2011 – The Hollywood Reporter, “Game of Thrones by the Numbers”
2012 – Slate, “How HBO and Showtime Make Money Despite Low Ratings”
2014 – Yahoo, “The Burning Question: How Does Game of Thrones Thrive?” (though caution, this has the terrible “mutliply number of subscribers by months GoT is on)
2017 – The Conversation – “How Game of Thrones Became TV’s First Global Blockbuster” (Also, not really answering the same question, but a great read.)
2017 – Marketplace, “Let’s Do the Numbers on Game of Thrones”
Finally, I just today found this Wikipedia article on “the most highest grossing media franchises”. Like this morning.
Was the Wikipedia article on total revenue helpful?
In some ways, absolutely. In others, not.
Let’s start with the not. This Wikipedia article cites an article that misquotes a New York Times article, confusing HBO’s annual profit with Game of Thrones profit, which is how they estimate the series earned $4 to 5 billion in subscription revenue. Also, the video games and book sales are likely on the low end, and merchandise isn’t included. However, they pointed me to The-Numbers.com for physical disc sales—a website I used in my Star Wars series—and well, I wish I had found these specific pages before. (I couldn’t find them after a bunch of searching.)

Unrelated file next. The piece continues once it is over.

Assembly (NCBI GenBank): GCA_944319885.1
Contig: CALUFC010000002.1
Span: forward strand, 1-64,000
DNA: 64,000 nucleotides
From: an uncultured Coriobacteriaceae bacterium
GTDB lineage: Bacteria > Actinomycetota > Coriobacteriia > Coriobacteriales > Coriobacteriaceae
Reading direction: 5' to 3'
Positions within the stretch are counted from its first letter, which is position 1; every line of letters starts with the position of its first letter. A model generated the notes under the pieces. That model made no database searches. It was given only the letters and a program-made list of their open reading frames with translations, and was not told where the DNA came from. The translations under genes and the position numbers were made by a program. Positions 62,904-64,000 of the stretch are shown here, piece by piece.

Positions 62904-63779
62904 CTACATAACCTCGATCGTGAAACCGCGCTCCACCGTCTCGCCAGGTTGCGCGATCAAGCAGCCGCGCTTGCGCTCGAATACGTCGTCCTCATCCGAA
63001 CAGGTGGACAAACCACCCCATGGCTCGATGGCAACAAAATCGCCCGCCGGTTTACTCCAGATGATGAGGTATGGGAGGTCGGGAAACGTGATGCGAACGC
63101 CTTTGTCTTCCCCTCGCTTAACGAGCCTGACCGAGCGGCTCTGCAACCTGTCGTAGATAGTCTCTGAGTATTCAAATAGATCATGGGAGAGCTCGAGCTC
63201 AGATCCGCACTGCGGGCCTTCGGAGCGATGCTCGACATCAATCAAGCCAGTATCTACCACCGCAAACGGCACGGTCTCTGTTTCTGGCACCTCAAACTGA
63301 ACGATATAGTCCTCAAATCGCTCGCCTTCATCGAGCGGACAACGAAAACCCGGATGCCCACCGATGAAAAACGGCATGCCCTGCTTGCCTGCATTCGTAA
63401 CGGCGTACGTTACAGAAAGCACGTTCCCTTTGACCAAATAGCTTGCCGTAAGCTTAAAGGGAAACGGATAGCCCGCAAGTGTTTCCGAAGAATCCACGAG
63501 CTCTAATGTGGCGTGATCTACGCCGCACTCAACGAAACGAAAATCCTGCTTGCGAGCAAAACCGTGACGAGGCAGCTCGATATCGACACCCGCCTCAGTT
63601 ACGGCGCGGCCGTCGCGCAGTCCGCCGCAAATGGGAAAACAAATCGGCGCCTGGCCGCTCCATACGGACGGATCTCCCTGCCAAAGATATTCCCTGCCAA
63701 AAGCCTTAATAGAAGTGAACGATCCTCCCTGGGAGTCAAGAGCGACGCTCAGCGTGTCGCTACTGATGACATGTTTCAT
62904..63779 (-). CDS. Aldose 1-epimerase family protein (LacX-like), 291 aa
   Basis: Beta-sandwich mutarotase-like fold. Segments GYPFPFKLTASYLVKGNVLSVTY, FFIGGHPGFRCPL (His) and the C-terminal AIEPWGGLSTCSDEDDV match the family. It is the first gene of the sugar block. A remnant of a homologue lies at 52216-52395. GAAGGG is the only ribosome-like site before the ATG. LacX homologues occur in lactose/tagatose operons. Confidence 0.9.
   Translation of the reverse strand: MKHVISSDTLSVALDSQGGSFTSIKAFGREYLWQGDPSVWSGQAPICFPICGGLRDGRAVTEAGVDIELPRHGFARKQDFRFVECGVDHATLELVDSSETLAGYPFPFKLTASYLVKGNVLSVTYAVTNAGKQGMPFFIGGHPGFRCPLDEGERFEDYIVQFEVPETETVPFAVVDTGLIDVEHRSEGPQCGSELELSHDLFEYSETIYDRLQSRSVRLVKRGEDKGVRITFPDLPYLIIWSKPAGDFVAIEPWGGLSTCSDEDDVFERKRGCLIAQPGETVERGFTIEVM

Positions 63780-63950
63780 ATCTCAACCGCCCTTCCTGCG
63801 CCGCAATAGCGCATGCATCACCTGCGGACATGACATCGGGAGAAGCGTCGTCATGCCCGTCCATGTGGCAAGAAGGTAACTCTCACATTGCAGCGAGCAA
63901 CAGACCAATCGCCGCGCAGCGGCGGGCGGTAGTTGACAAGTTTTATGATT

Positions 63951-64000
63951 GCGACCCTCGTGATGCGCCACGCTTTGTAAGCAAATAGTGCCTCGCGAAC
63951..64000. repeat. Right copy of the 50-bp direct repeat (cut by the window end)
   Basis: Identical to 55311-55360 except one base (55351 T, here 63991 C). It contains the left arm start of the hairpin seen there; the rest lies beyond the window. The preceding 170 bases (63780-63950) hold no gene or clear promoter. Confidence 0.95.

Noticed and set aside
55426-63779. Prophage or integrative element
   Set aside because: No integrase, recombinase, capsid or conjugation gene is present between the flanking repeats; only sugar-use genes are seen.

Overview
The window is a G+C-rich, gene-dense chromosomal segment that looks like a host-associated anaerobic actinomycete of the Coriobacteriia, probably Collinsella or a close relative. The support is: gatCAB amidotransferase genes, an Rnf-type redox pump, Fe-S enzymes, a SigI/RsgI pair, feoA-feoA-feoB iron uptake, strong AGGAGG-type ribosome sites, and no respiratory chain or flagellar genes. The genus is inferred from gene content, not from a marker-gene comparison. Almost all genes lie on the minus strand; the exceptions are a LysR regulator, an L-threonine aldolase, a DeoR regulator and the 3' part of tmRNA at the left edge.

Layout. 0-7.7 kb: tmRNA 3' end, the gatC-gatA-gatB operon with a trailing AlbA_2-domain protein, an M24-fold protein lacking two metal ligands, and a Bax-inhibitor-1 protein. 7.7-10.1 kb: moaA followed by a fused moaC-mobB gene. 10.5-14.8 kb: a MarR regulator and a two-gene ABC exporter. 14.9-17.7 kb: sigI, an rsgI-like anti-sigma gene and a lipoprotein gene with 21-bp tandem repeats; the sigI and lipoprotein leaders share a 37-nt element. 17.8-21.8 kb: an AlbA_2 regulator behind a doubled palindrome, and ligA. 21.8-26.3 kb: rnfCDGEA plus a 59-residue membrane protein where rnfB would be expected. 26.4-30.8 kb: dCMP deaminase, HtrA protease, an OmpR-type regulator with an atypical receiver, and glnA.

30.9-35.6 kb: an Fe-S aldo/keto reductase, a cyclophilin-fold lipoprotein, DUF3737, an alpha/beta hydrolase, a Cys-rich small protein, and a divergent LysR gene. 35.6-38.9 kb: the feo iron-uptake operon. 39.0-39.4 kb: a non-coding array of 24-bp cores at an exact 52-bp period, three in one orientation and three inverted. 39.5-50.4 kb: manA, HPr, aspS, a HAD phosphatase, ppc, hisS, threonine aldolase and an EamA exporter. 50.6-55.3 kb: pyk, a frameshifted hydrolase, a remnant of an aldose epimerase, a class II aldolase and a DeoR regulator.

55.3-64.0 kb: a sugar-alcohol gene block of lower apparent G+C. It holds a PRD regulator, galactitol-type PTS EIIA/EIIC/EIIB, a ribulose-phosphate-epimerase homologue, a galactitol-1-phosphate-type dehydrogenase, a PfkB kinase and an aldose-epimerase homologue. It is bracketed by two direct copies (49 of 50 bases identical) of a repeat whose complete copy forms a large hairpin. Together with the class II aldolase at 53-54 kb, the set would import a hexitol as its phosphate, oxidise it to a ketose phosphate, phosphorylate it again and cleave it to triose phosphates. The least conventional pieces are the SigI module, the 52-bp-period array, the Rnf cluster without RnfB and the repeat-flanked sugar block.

So you updated your Game of Thrones home entertainment numbers?
Oh, no. But their estimates were mighty close to mine and I think it shows both the difficulty and fun of trying to get these estimates right. (When I dive back into Star Wars—around December this year #ClickBait—I’m going to tie The-Numbers estimates to that series too.) Anyways, I pulled the last 8 years of top 100 titles sold in physical disks (Blu-Ray and DVD) and calculated how much GoT earned. For fun, here’s a few other TV titles I saw too:
This is another data point that Game of Thrones is just a monster across every other category. The two other arguably biggest shows in TV at the time didn’t even make it past 2013 with sales. However, to put TV disc sales in context, they’re still dwarfed by movie sales. Here’s Harry Potter and Star Wars this decade:
Let’s take those numbers, and compare them to my estimates, and see how close I was:
On the one hand, my numbers get to a gross revenue about twice as high, though my exact sales figures are nearly exact. Exact!